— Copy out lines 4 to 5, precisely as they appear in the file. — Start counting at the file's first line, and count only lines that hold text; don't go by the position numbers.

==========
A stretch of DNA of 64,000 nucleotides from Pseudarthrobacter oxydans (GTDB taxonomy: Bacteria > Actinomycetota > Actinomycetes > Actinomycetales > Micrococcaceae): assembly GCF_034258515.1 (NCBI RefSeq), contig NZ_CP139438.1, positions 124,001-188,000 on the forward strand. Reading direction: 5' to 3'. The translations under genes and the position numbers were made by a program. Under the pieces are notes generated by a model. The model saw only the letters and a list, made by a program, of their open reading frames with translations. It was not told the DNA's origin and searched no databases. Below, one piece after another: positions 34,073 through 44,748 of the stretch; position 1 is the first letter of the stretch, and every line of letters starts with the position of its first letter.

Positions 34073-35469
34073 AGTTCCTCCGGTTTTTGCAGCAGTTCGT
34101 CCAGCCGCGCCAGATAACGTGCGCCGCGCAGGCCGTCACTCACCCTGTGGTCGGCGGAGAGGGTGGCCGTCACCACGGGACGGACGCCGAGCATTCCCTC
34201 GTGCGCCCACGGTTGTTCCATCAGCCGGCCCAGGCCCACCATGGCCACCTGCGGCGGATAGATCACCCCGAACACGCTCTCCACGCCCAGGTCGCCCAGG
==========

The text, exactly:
34101 CCAGCCGCGCCAGATAACGTGCGCCGCGCAGGCCGTCACTCACCCTGTGGTCGGCGGAGAGGGTGGCCGTCACCACGGGACGGACGCCGAGCATTCCCTC
34201 GTGCGCCCACGGTTGTTCCATCAGCCGGCCCAGGCCCACCATGGCCACCTGCGGCGGATAGATCACCCCGAACACGCTCTCCACGCCCAGGTCGCCCAGG